We often joke in the studio about ‘Katie Sans’ or ‘Jamie Sans’ as many a project lends itself to a handwritten style. Usually, we struggle to find a typeface that emulates the slight disparities that natural handwriting does, and wish we had the penmanship in-house for such occasions. Personally I’ve always loved writing, specifically with a fountain pen. I dabbled in calligraphy at Uni but felt the familiar frustration at not being able to recreate what the teacher demonstrated, so my pens have since gathered dust. Until now. Meticulous Ink are based only minutes away from our studio in Bath. I often detour past their shop window to marvel at the origami window displays and stationary porn. Safe to say, when they were announced in the Summer School, I furiously scribbled a post it note reminder for the release date. Myself and many others it seems, as the course sold out in one morning. So began the wait.
We headed to The Makery, greeted with a stack of what looked like graph paper, some ink and our alphabet bibles. Athena began by explaining how Meticulous Ink started and when calligraphy became an integral part of it. Meanwhile, the long rows of designers were busy feeling/smelling/salivating over all the copper foiled, letterpress goods on the table, distracted immediately by the wealth of beautiful things that had travelled over from the workshop. All too quickly, we were mounting our delicate nibs into our holders and the lids were off. Much the same as the Dapper Signs workshop, all good letters start with lines. Curvy ones to be precise, so we began practising the technique of thick & thin strokes. Immediate “oohs” from the table at first sight of the nib splitting, followed by eyeballs to paper to watch the ink dry to a matte black. Magic.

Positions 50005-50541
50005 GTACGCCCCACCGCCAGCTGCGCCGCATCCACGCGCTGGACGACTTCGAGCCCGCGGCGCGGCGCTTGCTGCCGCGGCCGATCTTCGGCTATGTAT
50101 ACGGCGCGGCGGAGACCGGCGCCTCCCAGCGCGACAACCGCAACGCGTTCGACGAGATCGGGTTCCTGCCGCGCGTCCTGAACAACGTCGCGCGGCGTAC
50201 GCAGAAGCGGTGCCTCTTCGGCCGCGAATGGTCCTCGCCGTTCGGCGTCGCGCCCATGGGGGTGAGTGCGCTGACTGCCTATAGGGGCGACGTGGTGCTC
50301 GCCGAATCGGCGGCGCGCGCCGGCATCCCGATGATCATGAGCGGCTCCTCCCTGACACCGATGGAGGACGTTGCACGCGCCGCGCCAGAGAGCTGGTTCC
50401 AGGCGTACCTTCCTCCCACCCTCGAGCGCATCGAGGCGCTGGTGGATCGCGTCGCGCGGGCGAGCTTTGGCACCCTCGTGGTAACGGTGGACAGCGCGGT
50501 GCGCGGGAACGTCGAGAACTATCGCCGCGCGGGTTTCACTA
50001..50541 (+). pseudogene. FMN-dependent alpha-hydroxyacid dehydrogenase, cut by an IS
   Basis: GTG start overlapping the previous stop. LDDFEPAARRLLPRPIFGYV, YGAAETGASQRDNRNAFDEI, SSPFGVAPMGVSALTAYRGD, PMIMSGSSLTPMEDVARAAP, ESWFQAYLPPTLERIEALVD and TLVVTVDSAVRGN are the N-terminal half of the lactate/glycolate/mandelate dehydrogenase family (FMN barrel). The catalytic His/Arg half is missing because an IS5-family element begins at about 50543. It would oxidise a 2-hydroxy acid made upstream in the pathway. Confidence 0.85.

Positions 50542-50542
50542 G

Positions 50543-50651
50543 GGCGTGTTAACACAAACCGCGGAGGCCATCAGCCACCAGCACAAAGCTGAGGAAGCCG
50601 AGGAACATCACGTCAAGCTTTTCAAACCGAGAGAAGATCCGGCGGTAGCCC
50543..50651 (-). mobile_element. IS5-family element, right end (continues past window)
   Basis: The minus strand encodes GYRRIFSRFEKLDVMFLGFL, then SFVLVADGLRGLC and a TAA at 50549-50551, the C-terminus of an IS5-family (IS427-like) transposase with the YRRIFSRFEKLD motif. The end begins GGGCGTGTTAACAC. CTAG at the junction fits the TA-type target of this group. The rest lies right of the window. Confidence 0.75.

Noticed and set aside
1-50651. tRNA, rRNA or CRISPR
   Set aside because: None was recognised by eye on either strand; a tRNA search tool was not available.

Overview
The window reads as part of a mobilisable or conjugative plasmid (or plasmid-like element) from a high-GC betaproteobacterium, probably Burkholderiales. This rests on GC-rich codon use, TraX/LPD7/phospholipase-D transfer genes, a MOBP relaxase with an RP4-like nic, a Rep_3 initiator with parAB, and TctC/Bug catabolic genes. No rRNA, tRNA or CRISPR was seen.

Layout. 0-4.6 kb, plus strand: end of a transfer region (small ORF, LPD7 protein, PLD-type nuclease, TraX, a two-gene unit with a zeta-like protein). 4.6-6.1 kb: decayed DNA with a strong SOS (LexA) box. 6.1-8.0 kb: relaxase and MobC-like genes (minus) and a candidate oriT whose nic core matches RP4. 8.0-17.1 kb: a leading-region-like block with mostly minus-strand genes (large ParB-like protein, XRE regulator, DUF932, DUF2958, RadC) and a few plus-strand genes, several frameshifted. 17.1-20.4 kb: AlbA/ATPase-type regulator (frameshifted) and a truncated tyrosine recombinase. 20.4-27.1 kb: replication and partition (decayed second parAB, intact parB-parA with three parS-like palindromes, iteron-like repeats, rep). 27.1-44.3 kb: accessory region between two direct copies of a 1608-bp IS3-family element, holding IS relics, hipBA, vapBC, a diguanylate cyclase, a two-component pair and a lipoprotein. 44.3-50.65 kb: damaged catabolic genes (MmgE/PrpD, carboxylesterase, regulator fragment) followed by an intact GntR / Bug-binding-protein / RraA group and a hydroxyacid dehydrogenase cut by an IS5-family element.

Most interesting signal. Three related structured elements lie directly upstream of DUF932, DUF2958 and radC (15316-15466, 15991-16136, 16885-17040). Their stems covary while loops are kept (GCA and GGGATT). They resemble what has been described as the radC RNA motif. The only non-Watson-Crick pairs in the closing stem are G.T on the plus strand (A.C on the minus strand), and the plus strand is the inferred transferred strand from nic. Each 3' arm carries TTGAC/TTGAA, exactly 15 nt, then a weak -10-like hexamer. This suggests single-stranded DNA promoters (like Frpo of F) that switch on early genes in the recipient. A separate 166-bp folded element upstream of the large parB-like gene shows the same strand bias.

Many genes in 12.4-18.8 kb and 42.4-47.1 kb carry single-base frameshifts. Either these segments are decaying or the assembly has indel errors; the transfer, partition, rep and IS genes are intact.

So we began making our way through the letters, becoming aware all too quickly of the favourites – identifying a few enemies along the way too. Much love and admiration from the table at the G, j, M, Q & s. We won’t talk about Ks and Os, but let it be known we tackled them all. Once you got used to Athena’s guidelined paper, the whole process was calming and immensely satisfying. An air of cockiness perhaps in the room at this point – if you can tackle the alphabet, surely you can handle it all. Lots of comments about beautiful shopping lists and friendlier passive aggressive post its. That was until Athena told the table that she was taking the lines away for us to write freehand. I speak for myself (and a few others perhaps) when I say this was a bit of a bump back to reality. I still have a way to go until I offer to pen degree certificates or address wedding invites, but give me some lines to work with and I’ll fill them with some legible, if a little shaky calligraphy. I feel infinitely more confident that I’ll be able to tackle blank pages with a little practice – not so certain on my capital K’s, something I’ll need to overcome pretty quickly!